The days and weeks in the liturgical season following the celebration of the Nativity of the Lord are called “Ordinary Time.” This refers to the fact that the Sundays are now counted or “ordered” one after another. This period of Ordinary Time is rather short because next month the season of Lent will be upon us. The longest section of Ordinary Time follows the celebration of Pentecost and the end of the season of Easter, the 50 days celebrating the Resurrection of the Lord. These days are not to be understood as “ordinary” as compared with “extraordinary.”
Yet, in these early days of Ordinary Time there are a number of days and weeks marked out by the Church in the United States and the Universal Church for our study, consideration and celebration. For example, between Jan. 18 and 25 we have the week of Prayer for Christian Unity. This week of prayer is between these dates because Jan. 18 had historically been the feast day of the “Chair of Peter” at Antioch, and Jan. 25 is the feast day of the Conversion of Saint Paul. Following these days, I would especially like to acknowledge the commitment of Bishop Brown to his study, prayer and dialogue in the ministry of working together with so many ministers and officials of other faith communities and his work on the national level in the path to Christian unity.
This past week also saw many of the marches and prayer vigils for life held around the country, and especially here in California in Orange County, Los Angeles and San Francisco. The typically snowy winter weather on the East Coast did not hamper the enthusiasm or commitment of the crowd in Washington, D.C. at the annual March for Life that I have participated in a number of times. The march has changed over the years and it is now very youth-oriented, a fact which was noted by pro-choice advocates in the past and which concerned them. This powerful witness to the sanctity of life before birth gives a young voice to those who cannot speak.
In addressing Catholic gynecologists in Italy last year, and in his Apostolic Exhortation “Evangelii Gaudium,” Pope Francis spoke very strongly about our “throwaway” culture and the ending of pre-born life through abortion, at the same time speaking clearly about the need for pastoral care for those women and families who need care and assistance in difficult times so that they do not have to choose abortion. We need to be particularly grateful to such organizations and the many people who are committed to this in such efforts as Birth Choice, Catholic Charities, Casa Teresa and Mary’s Shelter.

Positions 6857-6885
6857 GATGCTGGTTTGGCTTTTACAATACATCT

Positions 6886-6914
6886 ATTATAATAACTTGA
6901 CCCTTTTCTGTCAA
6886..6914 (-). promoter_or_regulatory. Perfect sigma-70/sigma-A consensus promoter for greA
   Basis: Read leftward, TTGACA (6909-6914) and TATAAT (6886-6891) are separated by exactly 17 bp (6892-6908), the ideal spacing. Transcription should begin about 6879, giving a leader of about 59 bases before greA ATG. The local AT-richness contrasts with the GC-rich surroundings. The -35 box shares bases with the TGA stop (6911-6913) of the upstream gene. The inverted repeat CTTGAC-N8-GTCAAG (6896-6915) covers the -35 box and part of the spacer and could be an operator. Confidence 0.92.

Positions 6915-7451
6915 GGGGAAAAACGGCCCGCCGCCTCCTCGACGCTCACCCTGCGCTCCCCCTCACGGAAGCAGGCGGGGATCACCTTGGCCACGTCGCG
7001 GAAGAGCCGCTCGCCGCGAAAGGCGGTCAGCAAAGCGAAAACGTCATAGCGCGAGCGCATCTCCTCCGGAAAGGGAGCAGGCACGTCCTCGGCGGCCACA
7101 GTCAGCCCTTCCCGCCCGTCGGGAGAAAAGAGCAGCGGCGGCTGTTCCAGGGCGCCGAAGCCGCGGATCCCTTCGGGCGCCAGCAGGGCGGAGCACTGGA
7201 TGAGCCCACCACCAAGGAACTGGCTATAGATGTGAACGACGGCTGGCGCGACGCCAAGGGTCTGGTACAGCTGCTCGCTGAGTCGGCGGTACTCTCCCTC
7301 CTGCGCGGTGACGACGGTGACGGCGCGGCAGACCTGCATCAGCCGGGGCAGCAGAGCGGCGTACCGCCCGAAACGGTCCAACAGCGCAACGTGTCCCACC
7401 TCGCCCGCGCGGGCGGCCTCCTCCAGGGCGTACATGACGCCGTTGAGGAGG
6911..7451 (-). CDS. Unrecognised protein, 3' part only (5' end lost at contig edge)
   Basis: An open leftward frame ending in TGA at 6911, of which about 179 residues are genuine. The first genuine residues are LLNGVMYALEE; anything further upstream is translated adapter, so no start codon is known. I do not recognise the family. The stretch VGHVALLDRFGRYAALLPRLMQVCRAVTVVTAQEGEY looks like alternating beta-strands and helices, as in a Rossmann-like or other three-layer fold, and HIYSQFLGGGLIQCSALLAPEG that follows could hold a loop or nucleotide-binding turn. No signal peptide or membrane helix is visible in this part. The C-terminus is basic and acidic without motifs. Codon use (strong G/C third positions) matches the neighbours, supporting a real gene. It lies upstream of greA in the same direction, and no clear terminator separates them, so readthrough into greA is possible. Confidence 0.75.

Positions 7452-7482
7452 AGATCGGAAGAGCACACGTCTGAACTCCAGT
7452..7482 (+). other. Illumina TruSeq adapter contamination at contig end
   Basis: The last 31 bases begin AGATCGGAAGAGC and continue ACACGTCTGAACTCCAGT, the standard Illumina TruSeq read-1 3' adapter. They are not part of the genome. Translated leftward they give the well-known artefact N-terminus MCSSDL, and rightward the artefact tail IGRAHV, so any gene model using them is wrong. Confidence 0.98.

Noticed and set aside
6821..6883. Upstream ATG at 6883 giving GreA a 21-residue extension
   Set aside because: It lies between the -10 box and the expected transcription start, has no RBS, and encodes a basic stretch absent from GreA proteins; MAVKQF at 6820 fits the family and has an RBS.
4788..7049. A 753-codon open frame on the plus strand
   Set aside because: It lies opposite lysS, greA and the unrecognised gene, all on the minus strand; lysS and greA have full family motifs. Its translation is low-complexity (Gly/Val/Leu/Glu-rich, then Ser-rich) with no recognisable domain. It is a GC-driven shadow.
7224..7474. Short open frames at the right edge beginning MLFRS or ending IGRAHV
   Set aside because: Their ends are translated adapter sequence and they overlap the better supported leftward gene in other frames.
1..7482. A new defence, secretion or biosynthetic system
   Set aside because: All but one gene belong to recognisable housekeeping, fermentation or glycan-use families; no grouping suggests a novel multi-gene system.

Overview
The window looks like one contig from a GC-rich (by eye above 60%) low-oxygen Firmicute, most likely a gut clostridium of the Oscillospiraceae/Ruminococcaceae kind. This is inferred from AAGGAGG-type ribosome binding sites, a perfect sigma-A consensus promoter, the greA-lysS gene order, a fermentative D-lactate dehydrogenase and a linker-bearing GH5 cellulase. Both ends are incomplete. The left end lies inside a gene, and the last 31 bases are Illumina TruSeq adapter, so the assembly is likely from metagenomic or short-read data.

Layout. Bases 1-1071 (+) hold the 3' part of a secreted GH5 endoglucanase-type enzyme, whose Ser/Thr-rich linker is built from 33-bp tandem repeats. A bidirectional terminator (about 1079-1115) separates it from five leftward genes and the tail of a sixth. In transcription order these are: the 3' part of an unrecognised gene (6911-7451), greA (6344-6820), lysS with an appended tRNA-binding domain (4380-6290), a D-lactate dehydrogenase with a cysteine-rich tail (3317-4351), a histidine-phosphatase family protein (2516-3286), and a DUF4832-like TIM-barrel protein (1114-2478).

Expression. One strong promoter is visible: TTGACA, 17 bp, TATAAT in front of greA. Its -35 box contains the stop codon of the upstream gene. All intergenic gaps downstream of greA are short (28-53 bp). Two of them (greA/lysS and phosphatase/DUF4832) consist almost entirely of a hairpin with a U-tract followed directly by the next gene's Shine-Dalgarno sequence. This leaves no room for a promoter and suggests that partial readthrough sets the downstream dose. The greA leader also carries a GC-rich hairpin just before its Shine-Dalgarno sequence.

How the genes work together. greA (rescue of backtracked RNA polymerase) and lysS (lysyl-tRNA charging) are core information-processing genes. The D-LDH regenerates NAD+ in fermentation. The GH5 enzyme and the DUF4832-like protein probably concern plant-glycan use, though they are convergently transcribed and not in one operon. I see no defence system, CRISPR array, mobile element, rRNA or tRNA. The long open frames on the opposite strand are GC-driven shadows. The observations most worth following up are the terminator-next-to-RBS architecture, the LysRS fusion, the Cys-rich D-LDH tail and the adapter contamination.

Finally, we are now in Catholic Schools Week, with many of our parishes and schools planning celebrations. I was grateful to be at St. Justin Martyr Church last weekend for Sunday Mass to celebrate the opening of Catholic Schools Week and I plan on visiting a number of our other schools this coming week. Thanks to all for the sacrifice and commitment of our faculty, staff and parents, who are missioned in these schools to help our young people meet the Lord and be transformed for life. We are grateful for the religious who are still missioned in various ways throughout the schools of our diocese, and such networks as the Sisters of St. Joseph Educational Network and the Affiliated Schools Network of the Dominican Sisters of Mission San Jose. The work of the Orange Catholic Foundation and all of its efforts are tireless in providing scholarships and grants to families to help with the cost of tuition.
I was in Washington, D.C. recently for a meeting of the United States Bishops Education Committee to strengthen and help to focus once again on the centrality of the mission of our Catholic schools in our local Church. The materials they gave me from the Secretariat for Catholic Education begins with these words: “Our Greatest and Best Inheritance: Catholic Schools and Educational Choice” and “The Catholic School Advantage: Forming Children for College and Heaven.”
Enjoy and take advantage of these special weeks.